The Department for Digital, Culture, Media and Sport (DCMS) and the National Lottery Communities Fund (TNLCF) have recently published a series of reports detailing the evaluation of the Coronavirus Community Support Fund. The reports will be placed in the Libraries of both Houses. The reports can also be found online.
The £200 million Coronavirus Community Support Fund (‘the Fund’) was part of the unprecedented £750 million of Government funding to support voluntary, community and social enterprise (VCSE) organisations to continue their vital work during the covid-19 pandemic. The funding was provided by DCMS. TNLCF managed, distributed and oversaw the funding. Additional management support was provided by PriceWaterhouseCoopers (PwC).
The purpose of the fund was to increase community support to people disproportionately affected by the covid-19 crisis, through the work of VCSE organisations; and reduce temporary closures of essential VCSE organisations, and so reduce the burden on public services.
The funding went to 8,200 organisations who in turn supported an estimated 6.5 million people. This included children and young people—supported by 39% of grant holders—people with mental health conditions (40%) and older people (32%).
Without the £200 million fund almost one fifth of recipients would have been forced to close their doors, while over half revealed that they would have delivered significantly fewer services if it had not been for assistance from the fund. Over 6,200 employees of these organisations were brought back or prevented from being furloughed, and over 4,200 new staff members were recruited. This is in addition to grant holders mobilising 136,000 existing volunteers and over 47,000 new volunteers that they had not worked with previously.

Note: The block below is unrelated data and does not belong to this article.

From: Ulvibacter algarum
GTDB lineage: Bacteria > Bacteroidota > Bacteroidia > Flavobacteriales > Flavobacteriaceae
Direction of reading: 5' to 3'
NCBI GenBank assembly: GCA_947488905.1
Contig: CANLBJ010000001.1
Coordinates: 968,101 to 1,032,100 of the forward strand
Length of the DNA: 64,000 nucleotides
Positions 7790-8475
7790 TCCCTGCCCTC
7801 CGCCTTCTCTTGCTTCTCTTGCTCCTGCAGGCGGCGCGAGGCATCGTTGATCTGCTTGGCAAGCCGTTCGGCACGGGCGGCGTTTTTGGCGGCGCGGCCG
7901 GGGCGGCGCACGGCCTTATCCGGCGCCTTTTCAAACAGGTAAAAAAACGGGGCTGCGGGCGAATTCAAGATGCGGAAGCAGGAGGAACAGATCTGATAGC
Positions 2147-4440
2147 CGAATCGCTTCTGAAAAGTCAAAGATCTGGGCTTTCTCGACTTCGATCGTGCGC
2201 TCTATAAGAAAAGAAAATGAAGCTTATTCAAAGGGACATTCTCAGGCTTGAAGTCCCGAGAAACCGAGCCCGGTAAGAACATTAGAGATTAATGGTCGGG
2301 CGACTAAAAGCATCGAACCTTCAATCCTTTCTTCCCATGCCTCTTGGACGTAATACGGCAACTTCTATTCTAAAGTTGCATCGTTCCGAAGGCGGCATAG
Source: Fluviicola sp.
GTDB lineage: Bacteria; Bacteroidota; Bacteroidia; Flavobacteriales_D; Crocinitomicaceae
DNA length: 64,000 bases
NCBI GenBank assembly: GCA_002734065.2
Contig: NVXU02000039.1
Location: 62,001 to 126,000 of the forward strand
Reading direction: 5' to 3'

The CCSF has also played a major role in the Government’s commitment to tackling loneliness across all grants, with 63% reporting they had promoted ways of building social connections during the pandemic, 79% reporting that beneficiaries felt less lonely, and 70% reporting beneficiaries had more access to social contact.
The findings also underline the positive impacts felt by volunteers who were mobilised during the pandemic. 84% of people who volunteered through the fund felt like they were making a difference, and 66% people felt it gave them a sense of purpose.